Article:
Recurrence relation of binary strings

I have a question:

and I'm really confused on how recurrence relation works mathematically so i gave it a shot.

(i) r1 = 2
r2 = 4
r3 = 7
r4 = 12

(ii) #I'm not sure if (i) is correct hence, i couldn't do this part.


Since the question says the number of binary strings of length n that DO NOT contain three consecutive 1s, does it mean i have to list out all the possibilities? I'm terribly bad at recurrence and having trouble understanding part (i)

• $(i)$ is almost correct. The set of length $4$ strings not satisfying your conditions are 1111, 1110, 0111, so we have $r_4=16-3=13$ not $12$. (you might have doublecounted $1111$ in your calculation). – JMoravitz Jun 5 '17 at 3:41
• @JMoravitz ahh thanks for that! – Maxxx Jun 5 '17 at 3:45

For $r_n$, we have $$r_n = 2r_{n-1}-r_{n-4}$$ which is because for any acceptable sequence of length $n-1$, we can put $0$ and $1$ at the end. However, in the case of putting $1$ at the end, it is possible that the final three digits are $1$. so we subtract $r_{n-4}$ to get our result. This final step is because all the sequences we have to subtract can be constructed by adding $0111$ to all the possible sequences of length $n-4$.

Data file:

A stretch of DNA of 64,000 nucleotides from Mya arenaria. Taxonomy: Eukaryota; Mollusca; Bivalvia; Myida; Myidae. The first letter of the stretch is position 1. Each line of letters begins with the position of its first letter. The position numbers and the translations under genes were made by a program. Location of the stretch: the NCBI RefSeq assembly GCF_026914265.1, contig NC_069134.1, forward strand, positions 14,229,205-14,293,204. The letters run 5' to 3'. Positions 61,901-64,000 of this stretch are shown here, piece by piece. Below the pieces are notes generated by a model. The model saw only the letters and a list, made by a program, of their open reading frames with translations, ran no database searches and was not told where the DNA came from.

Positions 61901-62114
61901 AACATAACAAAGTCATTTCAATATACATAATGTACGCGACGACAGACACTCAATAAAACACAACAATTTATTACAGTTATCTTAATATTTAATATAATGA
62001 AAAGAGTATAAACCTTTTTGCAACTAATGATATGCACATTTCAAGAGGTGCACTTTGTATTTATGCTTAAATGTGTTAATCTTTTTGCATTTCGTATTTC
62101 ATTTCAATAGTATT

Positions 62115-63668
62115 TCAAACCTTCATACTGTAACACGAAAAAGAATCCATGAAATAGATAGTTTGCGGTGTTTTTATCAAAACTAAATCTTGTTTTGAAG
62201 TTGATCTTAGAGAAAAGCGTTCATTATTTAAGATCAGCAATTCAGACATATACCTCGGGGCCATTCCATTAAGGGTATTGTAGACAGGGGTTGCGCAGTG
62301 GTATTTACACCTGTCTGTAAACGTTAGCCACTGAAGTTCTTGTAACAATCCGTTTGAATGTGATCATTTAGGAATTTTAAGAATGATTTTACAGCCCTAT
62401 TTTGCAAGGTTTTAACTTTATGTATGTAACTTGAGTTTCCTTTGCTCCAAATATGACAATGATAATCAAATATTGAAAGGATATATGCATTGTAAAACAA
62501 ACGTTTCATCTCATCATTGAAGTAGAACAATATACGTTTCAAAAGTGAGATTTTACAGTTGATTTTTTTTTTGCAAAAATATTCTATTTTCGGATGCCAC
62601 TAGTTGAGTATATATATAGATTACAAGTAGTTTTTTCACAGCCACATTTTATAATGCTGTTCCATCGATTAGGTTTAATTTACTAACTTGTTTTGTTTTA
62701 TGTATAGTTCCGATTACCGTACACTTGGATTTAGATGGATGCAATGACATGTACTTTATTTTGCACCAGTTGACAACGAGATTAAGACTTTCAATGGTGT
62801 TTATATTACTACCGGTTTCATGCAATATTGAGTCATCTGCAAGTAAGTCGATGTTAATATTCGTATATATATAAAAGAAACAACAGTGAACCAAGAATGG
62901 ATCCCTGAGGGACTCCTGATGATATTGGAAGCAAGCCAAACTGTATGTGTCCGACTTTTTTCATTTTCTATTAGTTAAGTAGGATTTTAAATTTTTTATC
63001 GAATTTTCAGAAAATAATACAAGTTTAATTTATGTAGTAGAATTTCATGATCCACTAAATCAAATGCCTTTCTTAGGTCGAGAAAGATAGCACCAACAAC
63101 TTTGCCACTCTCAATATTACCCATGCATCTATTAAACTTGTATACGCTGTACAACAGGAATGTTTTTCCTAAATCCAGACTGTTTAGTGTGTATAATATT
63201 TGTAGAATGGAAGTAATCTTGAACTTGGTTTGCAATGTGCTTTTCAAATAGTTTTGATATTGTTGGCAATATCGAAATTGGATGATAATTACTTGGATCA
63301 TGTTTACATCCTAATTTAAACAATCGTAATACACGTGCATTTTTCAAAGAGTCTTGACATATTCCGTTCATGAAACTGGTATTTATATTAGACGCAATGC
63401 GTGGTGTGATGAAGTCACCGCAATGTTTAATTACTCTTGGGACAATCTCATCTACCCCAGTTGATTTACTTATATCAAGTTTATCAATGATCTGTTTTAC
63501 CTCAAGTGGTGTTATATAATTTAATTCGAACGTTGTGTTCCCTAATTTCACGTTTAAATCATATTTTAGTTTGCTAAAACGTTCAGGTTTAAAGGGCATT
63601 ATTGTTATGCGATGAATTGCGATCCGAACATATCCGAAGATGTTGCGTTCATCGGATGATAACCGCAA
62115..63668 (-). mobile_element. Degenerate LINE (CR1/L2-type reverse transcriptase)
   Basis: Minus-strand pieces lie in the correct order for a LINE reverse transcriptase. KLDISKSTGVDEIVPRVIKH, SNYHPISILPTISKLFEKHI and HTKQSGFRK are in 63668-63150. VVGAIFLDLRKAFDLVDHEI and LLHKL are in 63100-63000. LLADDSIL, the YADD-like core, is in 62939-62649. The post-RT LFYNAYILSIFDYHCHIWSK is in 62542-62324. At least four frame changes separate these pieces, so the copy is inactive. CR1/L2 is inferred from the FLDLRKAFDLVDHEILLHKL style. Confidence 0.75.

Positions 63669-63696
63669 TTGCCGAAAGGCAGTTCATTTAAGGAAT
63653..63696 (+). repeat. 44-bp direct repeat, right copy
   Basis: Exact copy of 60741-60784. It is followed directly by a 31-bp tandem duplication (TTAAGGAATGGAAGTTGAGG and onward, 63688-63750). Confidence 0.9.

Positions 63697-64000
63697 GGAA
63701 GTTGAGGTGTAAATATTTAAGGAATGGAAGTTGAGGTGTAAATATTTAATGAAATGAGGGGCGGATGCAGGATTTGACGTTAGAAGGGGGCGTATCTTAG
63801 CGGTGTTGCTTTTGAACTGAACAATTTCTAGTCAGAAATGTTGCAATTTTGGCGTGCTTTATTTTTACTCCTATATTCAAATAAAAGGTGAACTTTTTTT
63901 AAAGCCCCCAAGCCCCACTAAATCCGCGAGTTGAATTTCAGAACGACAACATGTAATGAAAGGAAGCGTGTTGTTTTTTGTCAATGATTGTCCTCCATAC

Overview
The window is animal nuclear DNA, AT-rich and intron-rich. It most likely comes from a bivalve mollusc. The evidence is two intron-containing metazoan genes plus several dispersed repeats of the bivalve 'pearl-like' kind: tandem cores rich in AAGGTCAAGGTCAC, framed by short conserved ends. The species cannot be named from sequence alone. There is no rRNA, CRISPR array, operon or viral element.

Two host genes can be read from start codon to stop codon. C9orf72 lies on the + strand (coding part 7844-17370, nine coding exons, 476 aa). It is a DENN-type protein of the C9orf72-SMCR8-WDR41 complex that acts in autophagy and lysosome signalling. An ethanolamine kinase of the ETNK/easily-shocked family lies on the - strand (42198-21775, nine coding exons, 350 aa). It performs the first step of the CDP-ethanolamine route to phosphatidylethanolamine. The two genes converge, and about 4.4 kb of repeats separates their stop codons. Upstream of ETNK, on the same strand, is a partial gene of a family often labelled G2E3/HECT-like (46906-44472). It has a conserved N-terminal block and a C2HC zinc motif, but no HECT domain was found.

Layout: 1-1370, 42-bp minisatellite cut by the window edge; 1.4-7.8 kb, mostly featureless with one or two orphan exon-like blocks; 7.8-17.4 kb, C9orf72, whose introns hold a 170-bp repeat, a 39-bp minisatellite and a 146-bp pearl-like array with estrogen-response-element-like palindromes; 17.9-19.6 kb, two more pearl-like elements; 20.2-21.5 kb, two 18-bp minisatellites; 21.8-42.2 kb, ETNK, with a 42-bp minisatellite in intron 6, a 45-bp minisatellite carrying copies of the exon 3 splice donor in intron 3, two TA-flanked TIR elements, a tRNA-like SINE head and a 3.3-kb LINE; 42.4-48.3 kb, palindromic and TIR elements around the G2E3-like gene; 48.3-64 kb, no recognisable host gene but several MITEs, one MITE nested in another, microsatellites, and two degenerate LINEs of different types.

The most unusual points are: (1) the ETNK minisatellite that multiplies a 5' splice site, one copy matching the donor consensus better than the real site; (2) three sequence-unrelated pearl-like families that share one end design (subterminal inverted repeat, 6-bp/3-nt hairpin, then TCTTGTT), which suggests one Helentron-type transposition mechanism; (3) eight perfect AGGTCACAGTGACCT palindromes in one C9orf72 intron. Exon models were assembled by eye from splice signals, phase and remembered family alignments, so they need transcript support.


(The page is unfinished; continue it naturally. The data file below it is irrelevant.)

The idea of finding the recurrence relation is to say that an acceptable string of length $n$ can start with any string of some shorter length and be built up to length $n$. For example, here you can take any string of length $n-1$ and append a $0$ because appending a $0$ can never create three $1$s in a row. You can't say it would also include strings of length $n-1$ to which you append a $1$ because the base string could be acceptable but end in $11$. The previous construction got all the strings that end in $0$. How about all the ones that end in exactly one $1$? Can you see a place to get them? You also need ones that end in exactly two $1$s. Where do they come from?